Slaves were an integral part of Monticello, both in the day-to-day functioning of the plantation and in Jefferson’s personal life. Guided tours of the Mulberry Row slave quarters and workshops, and the recently discovered slave burial ground focus on the slave experience at the plantation, an important dimension of any visit.
To get an appreciation for Jefferson’s green thumb, take a walk through Monticello’s extensive vegetable garden, ornately landscaped flower beds, and fruit orchards. More a lab than an amusement, the gardens yielded hundreds of plant and herb varieties over the years, and now support a preservation bank for 19th-century vintage seeds.
On the way back down be sure and catch Jefferson’s gravesite. The beautiful obelisk gravestone and modest inscription were designed by Jefferson and reveal his three proudest achievements (hint: they may not be what you think).
Eat and shop
For a bit of rest and revolutionary reflection, head to the Visitor’s Center’s Farm Table Café for a very reasonably-priced Heritage Ham sandwich made with garlic aïoli and Manchego on pecan raisin bread; or a Grilled Flatbread Board with roasted butternut squash, chorizo, and creamy goat cheese. Many ingredients are sustainably raised or sourced right at Monticello.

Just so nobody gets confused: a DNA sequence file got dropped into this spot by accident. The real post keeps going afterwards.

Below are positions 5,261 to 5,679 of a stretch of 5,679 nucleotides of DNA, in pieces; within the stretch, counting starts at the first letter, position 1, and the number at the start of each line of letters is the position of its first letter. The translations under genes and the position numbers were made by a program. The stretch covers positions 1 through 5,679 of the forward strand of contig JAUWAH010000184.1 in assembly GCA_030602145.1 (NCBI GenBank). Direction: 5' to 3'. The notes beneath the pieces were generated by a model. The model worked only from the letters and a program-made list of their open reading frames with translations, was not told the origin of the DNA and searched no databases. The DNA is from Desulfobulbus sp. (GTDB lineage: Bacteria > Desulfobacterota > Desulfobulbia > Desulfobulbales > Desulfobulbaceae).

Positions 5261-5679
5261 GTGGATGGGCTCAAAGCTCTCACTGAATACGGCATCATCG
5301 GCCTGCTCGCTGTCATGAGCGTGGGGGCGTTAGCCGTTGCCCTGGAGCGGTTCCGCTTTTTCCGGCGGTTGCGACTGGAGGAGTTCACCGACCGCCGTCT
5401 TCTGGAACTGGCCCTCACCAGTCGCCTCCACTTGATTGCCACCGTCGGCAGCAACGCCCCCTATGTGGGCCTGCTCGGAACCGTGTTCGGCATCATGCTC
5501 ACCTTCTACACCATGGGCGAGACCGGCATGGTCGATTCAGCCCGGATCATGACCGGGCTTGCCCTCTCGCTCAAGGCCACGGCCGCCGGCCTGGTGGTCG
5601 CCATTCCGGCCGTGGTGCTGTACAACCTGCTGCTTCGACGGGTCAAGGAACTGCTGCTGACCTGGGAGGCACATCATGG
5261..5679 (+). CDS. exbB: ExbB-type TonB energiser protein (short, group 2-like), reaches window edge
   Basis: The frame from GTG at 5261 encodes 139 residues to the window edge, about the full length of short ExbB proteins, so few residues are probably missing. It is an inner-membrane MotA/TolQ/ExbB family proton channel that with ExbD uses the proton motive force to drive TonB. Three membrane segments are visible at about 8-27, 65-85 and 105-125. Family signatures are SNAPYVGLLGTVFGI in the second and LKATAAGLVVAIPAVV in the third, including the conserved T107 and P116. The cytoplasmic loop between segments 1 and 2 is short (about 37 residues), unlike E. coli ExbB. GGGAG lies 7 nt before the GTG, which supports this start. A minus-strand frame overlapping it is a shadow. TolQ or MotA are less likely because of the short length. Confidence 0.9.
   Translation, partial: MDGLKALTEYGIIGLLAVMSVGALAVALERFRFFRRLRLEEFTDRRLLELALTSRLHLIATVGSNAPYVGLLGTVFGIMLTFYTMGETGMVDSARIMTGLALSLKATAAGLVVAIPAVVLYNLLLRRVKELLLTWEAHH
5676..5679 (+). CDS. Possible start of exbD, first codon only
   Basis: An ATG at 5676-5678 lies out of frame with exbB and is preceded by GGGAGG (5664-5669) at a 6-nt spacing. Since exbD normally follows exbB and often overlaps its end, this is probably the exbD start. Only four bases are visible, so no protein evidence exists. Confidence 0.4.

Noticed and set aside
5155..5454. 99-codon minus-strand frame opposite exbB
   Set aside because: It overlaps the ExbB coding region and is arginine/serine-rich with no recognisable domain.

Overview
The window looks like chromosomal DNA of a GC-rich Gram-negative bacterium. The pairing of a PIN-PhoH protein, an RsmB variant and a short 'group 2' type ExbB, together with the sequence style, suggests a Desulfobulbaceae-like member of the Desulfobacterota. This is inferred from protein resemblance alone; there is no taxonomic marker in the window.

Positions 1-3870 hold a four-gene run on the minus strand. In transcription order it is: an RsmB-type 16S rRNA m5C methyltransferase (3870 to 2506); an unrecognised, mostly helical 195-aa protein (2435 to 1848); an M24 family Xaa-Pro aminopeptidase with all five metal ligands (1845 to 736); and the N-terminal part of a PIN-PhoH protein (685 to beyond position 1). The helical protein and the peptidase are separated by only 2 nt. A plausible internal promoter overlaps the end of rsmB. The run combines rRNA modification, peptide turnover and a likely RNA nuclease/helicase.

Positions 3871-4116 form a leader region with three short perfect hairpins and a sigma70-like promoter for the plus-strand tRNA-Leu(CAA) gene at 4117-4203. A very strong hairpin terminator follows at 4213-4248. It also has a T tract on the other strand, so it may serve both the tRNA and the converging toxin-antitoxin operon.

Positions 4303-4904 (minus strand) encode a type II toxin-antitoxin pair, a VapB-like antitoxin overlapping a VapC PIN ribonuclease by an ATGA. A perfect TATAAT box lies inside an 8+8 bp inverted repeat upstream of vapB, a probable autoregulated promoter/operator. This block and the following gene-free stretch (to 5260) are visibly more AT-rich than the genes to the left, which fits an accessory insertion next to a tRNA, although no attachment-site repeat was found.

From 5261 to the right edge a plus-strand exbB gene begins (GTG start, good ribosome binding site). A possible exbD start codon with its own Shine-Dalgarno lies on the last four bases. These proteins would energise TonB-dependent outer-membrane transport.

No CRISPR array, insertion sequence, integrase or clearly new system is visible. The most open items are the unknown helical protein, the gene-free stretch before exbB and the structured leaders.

Refreshed, pop into the gift shop for a few Jefferson-themed souvenirs. Home décor, collectibles, and knickknacks abound, but for something really special, go with a historic plant or seed package harvested from Tom’s own garden.
University of Virginia
If you need more historic Jefferson, the University of Virginia is a mere five miles down the road. Ever the overachiever, Jefferson took on the founding and designing of the University and its curriculum as his “retirement project.” Don’t miss the Academical Village – arguably the architectural jewel of the University crown. This is comprised of a terraced central lawn, surrounded by single-story residential buildings, and majestic Rotunda building. Indeed, Jefferson’s preference for neo-classicism, balance, and equanimity are on show here and not surprisingly, the village remains the heart and soul of the University.
For more information on Jefferson’s homestead, visit Monticello online.